A small rural tribe is taking the Kenyan government to court over the fate of precious forest land where tribe members have lived for as long as anyone can remember. The 5,000-member Ogiek tribe hunts and gathers in the Rift Valley Tinet Forests, about 120 miles northwest of Nairobi. The Ogiek also harvest rich honey from forest beehives.
During colonial times, members of the tribe were forced onto smaller plots as British colonialists settled on the valuable land. The post-colonial Kenyan government kicked out the British in 1963.
Last spring, the government served an eviction notice on the tribe. Officials say they plan to protect the forests, but the Ogiek fear the land will be illegally sold to agricultural developers.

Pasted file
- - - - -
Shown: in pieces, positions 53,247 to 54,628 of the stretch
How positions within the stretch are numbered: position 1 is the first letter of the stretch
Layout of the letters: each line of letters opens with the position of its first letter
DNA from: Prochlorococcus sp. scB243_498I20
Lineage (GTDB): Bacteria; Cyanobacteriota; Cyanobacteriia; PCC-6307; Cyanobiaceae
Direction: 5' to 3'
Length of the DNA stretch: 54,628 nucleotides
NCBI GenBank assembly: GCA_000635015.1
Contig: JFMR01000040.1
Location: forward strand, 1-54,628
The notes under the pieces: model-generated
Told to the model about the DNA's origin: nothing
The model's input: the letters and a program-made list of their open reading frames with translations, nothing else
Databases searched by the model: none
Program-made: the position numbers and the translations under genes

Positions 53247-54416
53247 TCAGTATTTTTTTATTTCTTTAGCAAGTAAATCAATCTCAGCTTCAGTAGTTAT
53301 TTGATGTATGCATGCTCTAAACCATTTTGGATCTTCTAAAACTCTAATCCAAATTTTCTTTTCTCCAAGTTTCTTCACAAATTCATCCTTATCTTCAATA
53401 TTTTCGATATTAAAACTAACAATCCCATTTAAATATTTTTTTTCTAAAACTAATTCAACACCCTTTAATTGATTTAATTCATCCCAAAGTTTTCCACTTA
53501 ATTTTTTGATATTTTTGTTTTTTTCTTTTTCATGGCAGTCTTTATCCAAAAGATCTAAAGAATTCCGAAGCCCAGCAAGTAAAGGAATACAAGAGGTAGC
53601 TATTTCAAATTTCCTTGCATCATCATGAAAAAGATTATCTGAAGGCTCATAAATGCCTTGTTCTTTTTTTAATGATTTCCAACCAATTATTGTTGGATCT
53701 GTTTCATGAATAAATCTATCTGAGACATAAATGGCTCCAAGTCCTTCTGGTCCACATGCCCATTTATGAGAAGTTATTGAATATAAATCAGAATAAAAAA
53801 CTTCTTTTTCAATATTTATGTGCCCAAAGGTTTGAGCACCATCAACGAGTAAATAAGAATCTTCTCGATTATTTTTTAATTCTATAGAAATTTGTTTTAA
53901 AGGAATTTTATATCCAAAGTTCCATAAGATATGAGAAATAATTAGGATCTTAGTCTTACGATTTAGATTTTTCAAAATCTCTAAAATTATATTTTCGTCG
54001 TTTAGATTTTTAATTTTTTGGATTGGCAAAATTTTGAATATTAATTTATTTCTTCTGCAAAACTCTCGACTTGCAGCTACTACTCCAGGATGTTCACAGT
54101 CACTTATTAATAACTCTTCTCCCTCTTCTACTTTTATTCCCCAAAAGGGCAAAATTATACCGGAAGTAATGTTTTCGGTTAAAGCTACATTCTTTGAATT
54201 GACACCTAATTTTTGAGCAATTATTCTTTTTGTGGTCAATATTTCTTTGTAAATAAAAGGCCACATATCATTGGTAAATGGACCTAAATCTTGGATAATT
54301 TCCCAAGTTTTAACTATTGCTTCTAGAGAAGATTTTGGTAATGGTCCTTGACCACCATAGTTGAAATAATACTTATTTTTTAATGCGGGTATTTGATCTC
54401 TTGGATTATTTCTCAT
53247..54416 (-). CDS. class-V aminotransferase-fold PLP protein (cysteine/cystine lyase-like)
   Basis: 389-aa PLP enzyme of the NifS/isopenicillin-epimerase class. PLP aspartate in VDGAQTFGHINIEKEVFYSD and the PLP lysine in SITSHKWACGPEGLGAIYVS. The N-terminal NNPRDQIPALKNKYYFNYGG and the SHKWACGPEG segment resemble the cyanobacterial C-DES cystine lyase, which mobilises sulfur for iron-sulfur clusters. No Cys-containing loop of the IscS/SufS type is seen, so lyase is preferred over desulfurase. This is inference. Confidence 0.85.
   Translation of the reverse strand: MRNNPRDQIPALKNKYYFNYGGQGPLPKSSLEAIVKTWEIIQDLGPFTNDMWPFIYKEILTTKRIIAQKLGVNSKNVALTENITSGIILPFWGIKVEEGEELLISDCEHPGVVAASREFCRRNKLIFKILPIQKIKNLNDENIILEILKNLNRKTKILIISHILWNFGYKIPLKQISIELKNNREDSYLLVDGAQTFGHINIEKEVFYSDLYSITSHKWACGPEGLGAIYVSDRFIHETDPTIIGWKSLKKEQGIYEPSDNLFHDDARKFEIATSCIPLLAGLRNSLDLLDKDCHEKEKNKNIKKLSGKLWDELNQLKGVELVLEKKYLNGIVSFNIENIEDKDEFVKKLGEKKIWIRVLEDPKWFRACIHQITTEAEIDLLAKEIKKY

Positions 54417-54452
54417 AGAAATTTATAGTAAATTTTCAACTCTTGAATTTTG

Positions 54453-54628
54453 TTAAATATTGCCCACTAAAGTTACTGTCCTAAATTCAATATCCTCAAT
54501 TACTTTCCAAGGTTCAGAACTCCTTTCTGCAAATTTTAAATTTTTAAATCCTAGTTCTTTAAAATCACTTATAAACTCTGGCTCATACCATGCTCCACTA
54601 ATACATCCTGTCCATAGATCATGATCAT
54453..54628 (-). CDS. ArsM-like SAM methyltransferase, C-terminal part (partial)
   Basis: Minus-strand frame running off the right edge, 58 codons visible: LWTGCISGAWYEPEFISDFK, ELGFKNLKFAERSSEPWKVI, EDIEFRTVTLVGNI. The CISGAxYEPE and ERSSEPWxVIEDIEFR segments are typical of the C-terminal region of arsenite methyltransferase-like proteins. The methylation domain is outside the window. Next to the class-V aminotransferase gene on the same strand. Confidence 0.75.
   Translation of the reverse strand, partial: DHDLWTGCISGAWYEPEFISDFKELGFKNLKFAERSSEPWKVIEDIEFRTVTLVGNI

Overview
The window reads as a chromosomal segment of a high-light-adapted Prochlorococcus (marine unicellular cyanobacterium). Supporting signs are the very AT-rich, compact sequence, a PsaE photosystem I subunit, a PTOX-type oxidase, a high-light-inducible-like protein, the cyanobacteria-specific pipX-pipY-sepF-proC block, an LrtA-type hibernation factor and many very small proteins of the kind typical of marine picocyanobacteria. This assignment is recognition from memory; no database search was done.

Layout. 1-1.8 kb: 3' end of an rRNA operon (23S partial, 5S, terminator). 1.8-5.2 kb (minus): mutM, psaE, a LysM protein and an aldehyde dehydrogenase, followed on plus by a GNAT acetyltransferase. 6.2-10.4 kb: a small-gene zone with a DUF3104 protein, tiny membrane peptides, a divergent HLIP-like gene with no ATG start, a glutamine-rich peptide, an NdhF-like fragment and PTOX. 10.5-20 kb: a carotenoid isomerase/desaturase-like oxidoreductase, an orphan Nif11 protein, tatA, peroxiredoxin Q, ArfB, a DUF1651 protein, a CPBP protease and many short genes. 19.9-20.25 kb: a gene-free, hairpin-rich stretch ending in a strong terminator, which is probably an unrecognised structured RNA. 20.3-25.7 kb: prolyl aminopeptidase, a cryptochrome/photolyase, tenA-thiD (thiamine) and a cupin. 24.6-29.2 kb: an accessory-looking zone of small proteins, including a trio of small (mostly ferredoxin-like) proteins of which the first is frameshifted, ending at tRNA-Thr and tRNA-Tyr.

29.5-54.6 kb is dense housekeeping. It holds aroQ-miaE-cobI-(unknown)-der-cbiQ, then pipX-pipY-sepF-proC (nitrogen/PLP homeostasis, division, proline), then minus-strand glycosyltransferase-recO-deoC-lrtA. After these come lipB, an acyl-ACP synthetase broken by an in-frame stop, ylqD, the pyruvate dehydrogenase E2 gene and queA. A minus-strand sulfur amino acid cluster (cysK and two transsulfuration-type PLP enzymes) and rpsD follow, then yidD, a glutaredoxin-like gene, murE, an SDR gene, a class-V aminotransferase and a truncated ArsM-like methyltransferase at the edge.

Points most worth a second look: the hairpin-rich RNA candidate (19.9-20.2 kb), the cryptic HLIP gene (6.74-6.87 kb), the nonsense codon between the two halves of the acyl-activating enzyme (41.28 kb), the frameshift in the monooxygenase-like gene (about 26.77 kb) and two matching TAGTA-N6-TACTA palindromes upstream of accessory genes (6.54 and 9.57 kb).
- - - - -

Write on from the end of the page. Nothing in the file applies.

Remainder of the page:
"They will plant tea and make a lot of money in disregard of the rights of the Ogiek community," says Joseph Sergon, an attorney for the tribe.
Last month, the tribe won a restraining order against the eviction. This week, a court is expected to decide whether the forest meets the constitutional definition of a homeland. That would allow the Ogiek to stay.
But there's no guarantee of a quick solution. Similar land cases have been stalled in Kenya's bureaucratic legal system for years. And in the meantime, the government considers the Ogiek trespassers in their own home.
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